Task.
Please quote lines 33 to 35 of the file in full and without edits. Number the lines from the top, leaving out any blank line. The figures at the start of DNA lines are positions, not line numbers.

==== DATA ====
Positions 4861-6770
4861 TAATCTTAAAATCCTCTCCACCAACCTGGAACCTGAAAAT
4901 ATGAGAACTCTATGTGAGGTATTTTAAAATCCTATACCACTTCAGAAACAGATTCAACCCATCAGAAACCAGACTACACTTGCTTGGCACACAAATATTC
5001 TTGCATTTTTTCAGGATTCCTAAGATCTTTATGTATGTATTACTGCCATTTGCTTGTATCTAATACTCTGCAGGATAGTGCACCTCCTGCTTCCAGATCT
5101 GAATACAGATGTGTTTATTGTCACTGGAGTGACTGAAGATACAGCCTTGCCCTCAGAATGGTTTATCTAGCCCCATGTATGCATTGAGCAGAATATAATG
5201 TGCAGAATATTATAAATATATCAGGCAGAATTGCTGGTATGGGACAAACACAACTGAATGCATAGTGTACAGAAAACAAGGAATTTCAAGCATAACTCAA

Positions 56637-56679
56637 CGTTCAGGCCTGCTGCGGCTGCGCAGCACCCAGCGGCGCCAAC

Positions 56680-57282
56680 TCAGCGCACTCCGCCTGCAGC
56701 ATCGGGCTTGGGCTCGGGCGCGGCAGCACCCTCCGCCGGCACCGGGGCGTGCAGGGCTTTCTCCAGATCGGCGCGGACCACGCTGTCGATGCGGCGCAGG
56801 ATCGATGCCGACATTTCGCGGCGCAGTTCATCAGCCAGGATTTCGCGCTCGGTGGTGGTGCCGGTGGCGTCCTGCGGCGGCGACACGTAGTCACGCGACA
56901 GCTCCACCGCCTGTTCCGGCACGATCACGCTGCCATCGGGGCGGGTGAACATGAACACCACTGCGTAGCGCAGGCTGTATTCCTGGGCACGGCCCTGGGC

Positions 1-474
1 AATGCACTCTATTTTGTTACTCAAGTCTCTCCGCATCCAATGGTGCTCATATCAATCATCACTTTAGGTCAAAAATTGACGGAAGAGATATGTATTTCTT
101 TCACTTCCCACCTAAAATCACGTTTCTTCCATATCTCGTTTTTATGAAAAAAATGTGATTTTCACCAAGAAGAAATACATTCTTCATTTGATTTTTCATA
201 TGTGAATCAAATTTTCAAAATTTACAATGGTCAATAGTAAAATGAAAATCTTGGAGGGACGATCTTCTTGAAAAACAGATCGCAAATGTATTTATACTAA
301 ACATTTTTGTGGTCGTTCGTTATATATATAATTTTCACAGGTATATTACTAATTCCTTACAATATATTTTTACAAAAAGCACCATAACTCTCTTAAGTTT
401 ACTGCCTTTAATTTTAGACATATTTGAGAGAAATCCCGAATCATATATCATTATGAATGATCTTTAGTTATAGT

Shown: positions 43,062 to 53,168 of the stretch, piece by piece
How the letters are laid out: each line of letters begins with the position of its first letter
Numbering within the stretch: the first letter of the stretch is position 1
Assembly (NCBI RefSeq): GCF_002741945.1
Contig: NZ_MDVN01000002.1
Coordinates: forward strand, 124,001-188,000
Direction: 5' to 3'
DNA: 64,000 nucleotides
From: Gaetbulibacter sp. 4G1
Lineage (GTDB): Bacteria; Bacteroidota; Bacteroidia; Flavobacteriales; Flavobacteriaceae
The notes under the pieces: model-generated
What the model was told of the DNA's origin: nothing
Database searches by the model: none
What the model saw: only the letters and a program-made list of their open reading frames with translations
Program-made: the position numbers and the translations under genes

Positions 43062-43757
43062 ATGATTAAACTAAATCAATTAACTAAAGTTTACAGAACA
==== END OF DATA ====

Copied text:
What the model saw: only the letters and a program-made list of their open reading frames with translations
Program-made: the position numbers and the translations under genes

Positions 43062-43757